A few days earlier, to open the 65daysofstatic festival, McLean welcomed an experimental group originally from Sheffield, who—after composing the soundtrack to No Man’s Sky, a virtually endless generative video game (it would take a single player “500 billion years” to explore the entire game)—presented their new project Decomposition Theory, a performance created from music generated in real-time by a series of algorithms.
“Decomposition Theory”, 65daysofstatic, trailer for Algomech festival (2017):
“Rhythm into algorithms”
The algorave scene existed before its name. It emerged in the early 2000s from groups dedicated to the open music software SuperCollider. In February 2004, the community first took form as Toplap, “an organization to explore and promote live coding”. A handful of people met in “a smoky bar in Hamburg” and wrote the first manifesto of the algorave movement, which resembles a haiku for developers. The movement’s philosophy? “Serious fun,” replies McLean. “All this is a joke, but we put in a lot of effort.”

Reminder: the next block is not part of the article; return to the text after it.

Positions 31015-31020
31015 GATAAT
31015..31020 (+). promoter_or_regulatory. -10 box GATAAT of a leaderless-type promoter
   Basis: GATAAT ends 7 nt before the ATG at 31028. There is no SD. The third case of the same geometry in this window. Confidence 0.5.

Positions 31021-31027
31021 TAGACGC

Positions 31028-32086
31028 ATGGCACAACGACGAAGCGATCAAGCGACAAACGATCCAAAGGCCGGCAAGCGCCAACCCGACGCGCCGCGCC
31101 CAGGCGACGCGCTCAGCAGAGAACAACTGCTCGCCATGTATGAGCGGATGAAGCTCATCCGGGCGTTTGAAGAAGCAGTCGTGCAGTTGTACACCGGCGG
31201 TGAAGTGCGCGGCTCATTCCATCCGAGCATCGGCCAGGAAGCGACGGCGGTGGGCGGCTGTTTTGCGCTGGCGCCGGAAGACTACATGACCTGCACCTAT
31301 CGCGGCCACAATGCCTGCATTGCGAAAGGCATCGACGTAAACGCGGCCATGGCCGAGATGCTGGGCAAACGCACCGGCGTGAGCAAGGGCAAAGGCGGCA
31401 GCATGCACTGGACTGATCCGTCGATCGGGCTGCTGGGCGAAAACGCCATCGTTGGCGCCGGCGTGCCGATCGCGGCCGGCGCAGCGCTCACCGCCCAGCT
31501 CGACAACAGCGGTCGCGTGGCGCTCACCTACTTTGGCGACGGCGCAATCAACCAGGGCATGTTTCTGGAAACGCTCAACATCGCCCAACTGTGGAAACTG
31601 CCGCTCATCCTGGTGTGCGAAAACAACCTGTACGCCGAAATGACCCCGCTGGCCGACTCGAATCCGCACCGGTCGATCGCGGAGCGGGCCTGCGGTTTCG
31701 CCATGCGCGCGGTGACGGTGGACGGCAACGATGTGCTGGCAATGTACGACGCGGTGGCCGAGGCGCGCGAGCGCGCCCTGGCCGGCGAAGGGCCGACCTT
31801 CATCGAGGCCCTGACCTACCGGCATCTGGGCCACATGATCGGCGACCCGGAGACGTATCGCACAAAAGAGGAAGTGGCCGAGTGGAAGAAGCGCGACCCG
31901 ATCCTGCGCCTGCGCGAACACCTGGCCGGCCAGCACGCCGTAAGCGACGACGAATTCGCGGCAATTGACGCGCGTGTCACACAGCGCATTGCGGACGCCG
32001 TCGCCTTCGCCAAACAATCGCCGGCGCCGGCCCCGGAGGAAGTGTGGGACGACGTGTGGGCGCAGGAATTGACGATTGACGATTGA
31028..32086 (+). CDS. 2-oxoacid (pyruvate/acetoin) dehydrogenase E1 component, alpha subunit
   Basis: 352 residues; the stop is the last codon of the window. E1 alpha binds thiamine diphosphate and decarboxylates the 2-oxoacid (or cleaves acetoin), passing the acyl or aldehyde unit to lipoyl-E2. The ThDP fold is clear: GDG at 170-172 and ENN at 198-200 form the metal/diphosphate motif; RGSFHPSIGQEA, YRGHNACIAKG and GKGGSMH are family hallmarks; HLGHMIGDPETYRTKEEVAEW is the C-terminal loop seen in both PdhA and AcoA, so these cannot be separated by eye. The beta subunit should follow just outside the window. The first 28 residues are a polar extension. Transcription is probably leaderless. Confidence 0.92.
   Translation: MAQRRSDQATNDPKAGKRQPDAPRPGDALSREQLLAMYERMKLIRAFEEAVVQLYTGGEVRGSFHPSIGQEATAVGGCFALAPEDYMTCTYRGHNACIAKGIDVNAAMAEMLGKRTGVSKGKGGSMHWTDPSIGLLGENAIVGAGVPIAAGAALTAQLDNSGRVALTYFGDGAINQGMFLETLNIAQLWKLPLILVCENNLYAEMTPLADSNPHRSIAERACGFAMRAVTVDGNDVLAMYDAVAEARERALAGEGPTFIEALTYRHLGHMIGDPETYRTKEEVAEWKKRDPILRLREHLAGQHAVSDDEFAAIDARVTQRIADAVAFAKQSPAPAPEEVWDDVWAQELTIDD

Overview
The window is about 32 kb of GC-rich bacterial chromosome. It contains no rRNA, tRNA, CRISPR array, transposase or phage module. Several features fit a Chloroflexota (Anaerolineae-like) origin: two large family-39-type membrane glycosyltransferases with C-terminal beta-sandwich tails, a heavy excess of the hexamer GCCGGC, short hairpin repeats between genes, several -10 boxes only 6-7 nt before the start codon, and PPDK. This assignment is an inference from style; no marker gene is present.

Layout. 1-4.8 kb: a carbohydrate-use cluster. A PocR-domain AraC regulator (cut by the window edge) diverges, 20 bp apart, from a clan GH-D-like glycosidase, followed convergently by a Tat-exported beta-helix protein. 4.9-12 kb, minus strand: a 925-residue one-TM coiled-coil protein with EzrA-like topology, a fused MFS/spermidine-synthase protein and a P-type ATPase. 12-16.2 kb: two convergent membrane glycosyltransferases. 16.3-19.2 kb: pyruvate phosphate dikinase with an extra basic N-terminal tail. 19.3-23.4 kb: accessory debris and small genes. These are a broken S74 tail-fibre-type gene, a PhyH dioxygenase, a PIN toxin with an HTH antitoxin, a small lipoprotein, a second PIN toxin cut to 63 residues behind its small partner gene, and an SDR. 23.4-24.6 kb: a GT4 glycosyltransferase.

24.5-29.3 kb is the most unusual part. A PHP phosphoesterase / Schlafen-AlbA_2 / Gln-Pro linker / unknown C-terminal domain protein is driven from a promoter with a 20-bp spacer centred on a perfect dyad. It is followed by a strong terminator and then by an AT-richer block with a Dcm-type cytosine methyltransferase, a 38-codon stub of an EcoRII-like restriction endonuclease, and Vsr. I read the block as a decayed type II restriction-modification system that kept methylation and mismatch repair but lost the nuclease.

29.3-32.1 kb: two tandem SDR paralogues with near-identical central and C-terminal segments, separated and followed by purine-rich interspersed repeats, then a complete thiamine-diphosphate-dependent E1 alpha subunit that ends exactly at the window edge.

Algoravers are curious people. Not content to simply live code their music, they choose alternative events to give their concerts. Like the Placard Headphone festivals, which originated in Paris in 1997, long before silent disco and other Boiler Rooms, where participants listened through headphones to live sets on the Internet for the duration of the festival, from a few hours to 97 days nonstop. “I like small-scale events,” says McLean. “Events that are different, experiments that might not even work. With Placard Headphone, the idea was to make music without a venue to host it. The room is your apartment. We tried to create an experimental scene that otherwise wouldn’t exist.”